From 39th sloka till 52nd sloka Karma yoga was explained. He told that a Karma yogi has to view the happiness and sorrow, profit and loss and victory and defeat impartially and equally. He was advised that he was born only to do his duty and he should not desire for the results. He should not aspire for cheap and inferior rewards but for higher rewards like atman sakshatkaram, which would get him all good things. In the 53rd sloka He said that by practicing Karma yoga, the mind would be serene and clear. All impurities would be removed. A pure mind becomes the base for Gyana yoga. Arjuna was curious to know how a Gyana yogi would be and he queries his desire in the 54th sloka. From 53rd till the last 71st sloka Sri Krishna talks of Gyana yoga. The 72nd sloka was a summary. So we now can summarize that atman is eternal and body is destroyable. By understanding the difference between atman and body we can perform Karma yoga. Practicing Karma yoga would purify the mind. Pure mind will be the base for Gyana yoga. Gyana yoga when practiced will enable atman sakshatkaram or atman darshan. So by practicing Karma yoga without any attachment would result in atman sakshatkaram. Though Karma yoga has to be practiced when young, at least in the final phase of life it should be practiced and get atman sakshatkaram. This Chapter is not only long but also is meritorious. The matter in this Chapter is difficult but the response from audience has been encouraging. It reveals the interest in our people to know our culture and to understand what Sri Krishna has told.

The greatness of the second Chapter is explained in Padmottara Puranam. Sri Parvati requests Sri Parameswara to explain the greaness of this Chapter. He replies what he heard from the conversation between Sri MahaLakshmi and Sriman Narayana on Gita. One Deva Sarma, a Brahmin, lived in a town in South. He was well learned. In spite of this he was having dissatisfaction. Once he requested a sage to know the reason for his dissatisfied mind. The sage asked him to meet a shepherd Mitravan living on the banks of river Godavari. When Deva Sarma met the shepherd, he could find the brilliance radiating from the face of Mitravan. He asked Mitravan that though he was a shepherd he looked so peaceful, while Deva Sarma was not. He described how he got this mental peace by another story. There was a person Dhurmathan in a country and he never did his duties but was spending time by eating food supplied by the king. When he died he took many births. Once he was born as a man and was friendly with a prostitute and got a child also. When both died the prostitute was born as a demon The demon once killed a hunter. After death the hunter was born as a tiger. The demon was born as a sheep, which was in the herd of Mitravan. Once the tiger chased the herd and all ran. The tiger was targeting that sheep, which was a prostitute in previous birth. The sheep ran chased by the tiger and in the forest both came near a temple. The chasing stopped and the two began conversing. The sheep told the tiger that since as a demon in the previous birth it killed the tiger who was a hunter, tiger could now kill the sheep and after all the atman cannot be killed. Tiger replied that it had no animosity to the sheep, as in the previous birth as a demon it was forced to kill the hunter. Thus the natural enemies became friendly. Mitravan, who had followed these, told that this was due to the fact that once an archaka [temple poojari] was not having peaceful mind and so he prayed to God. At that time he was taught the 2nd Chapter of Gita in this temple premises. That still reverberated in this place and that is why even natural enemies forgot their enmity. That is why the Gyana that atman is eternal and body is perishable, was understood by the tiger and sheep. Deva Sarma thus got the explanation and became enlightened.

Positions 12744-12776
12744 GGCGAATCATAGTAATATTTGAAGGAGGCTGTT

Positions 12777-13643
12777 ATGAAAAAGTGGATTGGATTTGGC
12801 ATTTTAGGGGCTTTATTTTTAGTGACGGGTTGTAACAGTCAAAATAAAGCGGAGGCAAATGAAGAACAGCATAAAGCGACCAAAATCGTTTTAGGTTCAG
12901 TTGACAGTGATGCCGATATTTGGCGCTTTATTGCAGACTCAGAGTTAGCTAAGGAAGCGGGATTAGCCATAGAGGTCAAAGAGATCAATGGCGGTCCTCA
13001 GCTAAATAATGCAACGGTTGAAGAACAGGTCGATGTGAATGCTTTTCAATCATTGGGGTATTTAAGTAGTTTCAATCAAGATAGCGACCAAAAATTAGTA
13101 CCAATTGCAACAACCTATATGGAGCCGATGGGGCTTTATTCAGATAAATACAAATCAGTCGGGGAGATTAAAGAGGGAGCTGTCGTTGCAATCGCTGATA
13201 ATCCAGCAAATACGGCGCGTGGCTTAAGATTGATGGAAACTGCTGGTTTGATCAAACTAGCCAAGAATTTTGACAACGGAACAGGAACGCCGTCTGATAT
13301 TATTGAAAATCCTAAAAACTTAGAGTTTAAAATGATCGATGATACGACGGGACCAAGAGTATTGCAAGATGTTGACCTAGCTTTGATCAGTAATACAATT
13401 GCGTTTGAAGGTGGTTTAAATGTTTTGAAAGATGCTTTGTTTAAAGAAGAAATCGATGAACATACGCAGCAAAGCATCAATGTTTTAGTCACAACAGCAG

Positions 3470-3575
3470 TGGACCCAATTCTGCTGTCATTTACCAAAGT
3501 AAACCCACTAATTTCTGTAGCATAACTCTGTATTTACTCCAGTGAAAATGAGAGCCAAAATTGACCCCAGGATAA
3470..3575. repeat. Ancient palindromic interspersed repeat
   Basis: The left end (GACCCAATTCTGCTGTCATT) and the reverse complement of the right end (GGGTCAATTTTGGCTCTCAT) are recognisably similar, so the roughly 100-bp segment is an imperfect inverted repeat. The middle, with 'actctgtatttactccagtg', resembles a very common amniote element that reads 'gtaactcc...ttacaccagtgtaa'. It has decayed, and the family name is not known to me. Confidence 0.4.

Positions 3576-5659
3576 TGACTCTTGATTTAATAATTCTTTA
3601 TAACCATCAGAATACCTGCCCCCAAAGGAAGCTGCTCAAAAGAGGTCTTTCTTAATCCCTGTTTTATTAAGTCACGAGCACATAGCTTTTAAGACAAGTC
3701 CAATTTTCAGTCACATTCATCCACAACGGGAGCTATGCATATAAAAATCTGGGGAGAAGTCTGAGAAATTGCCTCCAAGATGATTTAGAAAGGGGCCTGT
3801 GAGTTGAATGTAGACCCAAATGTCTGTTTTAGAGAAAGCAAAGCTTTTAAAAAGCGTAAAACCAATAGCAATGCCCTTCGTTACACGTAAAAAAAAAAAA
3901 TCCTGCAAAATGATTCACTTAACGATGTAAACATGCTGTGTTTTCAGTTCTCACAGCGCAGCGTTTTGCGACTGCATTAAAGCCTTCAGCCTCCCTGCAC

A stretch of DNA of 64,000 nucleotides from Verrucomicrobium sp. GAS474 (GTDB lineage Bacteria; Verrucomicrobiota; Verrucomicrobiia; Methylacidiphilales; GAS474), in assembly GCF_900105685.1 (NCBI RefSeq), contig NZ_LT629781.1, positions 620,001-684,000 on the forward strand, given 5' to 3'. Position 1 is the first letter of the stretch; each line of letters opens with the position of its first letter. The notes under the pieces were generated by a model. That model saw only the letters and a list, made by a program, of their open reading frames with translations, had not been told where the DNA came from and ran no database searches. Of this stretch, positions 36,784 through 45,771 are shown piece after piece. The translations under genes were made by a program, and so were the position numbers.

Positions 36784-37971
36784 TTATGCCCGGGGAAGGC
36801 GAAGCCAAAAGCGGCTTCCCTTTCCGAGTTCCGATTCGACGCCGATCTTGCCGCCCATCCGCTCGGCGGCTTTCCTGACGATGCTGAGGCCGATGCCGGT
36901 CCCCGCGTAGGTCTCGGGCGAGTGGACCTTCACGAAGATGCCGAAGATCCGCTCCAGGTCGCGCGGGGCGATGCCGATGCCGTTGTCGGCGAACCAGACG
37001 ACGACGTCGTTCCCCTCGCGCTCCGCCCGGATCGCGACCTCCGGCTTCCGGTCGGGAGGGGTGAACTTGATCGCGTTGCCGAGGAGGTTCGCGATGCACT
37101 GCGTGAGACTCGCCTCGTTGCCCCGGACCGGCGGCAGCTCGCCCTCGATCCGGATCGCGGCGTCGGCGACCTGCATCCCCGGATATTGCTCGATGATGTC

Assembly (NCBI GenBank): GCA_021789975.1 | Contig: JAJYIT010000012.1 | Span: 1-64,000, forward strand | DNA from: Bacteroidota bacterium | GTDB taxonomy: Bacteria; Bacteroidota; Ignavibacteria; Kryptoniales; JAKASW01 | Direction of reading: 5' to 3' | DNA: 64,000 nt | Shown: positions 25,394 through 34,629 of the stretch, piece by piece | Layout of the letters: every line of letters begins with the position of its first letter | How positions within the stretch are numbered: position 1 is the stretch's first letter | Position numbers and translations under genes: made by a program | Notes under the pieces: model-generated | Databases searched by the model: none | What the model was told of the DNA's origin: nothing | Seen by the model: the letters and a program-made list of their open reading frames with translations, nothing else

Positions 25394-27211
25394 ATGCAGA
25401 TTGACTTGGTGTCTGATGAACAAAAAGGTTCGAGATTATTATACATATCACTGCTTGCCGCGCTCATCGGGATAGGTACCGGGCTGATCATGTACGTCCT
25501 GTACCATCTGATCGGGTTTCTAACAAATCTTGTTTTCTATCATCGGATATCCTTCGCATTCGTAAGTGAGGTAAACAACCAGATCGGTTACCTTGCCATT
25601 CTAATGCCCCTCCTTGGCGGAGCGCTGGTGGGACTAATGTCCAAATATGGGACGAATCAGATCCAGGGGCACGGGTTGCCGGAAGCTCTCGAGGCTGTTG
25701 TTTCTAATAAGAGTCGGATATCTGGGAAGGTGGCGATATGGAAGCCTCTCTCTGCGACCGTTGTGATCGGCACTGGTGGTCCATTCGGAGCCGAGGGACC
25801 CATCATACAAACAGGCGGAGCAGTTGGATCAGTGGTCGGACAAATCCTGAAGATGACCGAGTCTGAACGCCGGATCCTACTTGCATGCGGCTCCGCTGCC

We are seeing the greatness of Chapter two from another Kshetram, Varagunamangai also popularly known as Nattham. Sri Vijayasana, in a sitting posture is the Lord hare.